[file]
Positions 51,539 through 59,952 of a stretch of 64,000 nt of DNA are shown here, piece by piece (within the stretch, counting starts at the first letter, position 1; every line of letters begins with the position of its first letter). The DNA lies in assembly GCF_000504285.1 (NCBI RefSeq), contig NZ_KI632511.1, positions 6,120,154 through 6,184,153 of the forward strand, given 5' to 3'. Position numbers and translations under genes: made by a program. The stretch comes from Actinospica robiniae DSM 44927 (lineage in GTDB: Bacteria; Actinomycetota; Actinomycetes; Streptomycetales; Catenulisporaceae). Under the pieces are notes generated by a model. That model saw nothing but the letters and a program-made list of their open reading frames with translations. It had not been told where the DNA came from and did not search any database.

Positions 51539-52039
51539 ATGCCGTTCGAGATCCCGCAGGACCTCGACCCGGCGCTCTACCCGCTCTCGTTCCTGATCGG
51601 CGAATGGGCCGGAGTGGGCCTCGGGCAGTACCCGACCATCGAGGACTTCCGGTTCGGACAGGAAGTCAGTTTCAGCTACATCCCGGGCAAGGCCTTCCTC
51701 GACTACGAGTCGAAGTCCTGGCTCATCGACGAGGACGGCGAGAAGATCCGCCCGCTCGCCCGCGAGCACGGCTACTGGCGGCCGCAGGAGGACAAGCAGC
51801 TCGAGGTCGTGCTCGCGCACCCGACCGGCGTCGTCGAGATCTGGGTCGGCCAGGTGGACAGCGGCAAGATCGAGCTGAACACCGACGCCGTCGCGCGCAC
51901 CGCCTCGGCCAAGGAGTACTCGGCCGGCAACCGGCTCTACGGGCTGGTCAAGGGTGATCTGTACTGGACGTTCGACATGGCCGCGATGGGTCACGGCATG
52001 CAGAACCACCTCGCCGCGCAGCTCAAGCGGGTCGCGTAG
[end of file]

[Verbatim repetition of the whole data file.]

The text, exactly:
Positions 51,539 through 59,952 of a stretch of 64,000 nt of DNA are shown here, piece by piece (within the stretch, counting starts at the first letter, position 1; every line of letters begins with the position of its first letter). The DNA lies in assembly GCF_000504285.1 (NCBI RefSeq), contig NZ_KI632511.1, positions 6,120,154 through 6,184,153 of the forward strand, given 5' to 3'. Position numbers and translations under genes: made by a program. The stretch comes from Actinospica robiniae DSM 44927 (lineage in GTDB: Bacteria; Actinomycetota; Actinomycetes; Streptomycetales; Catenulisporaceae). Under the pieces are notes generated by a model. That model saw nothing but the letters and a program-made list of their open reading frames with translations. It had not been told where the DNA came from and did not search any database.

Positions 51539-52039
51539 ATGCCGTTCGAGATCCCGCAGGACCTCGACCCGGCGCTCTACCCGCTCTCGTTCCTGATCGG
51601 CGAATGGGCCGGAGTGGGCCTCGGGCAGTACCCGACCATCGAGGACTTCCGGTTCGGACAGGAAGTCAGTTTCAGCTACATCCCGGGCAAGGCCTTCCTC
51701 GACTACGAGTCGAAGTCCTGGCTCATCGACGAGGACGGCGAGAAGATCCGCCCGCTCGCCCGCGAGCACGGCTACTGGCGGCCGCAGGAGGACAAGCAGC
51801 TCGAGGTCGTGCTCGCGCACCCGACCGGCGTCGTCGAGATCTGGGTCGGCCAGGTGGACAGCGGCAAGATCGAGCTGAACACCGACGCCGTCGCGCGCAC
51901 CGCCTCGGCCAAGGAGTACTCGGCCGGCAACCGGCTCTACGGGCTGGTCAAGGGTGATCTGTACTGGACGTTCGACATGGCCGCGATGGGTCACGGCATG
52001 CAGAACCACCTCGCCGCGCAGCTCAAGCGGGTCGCGTAG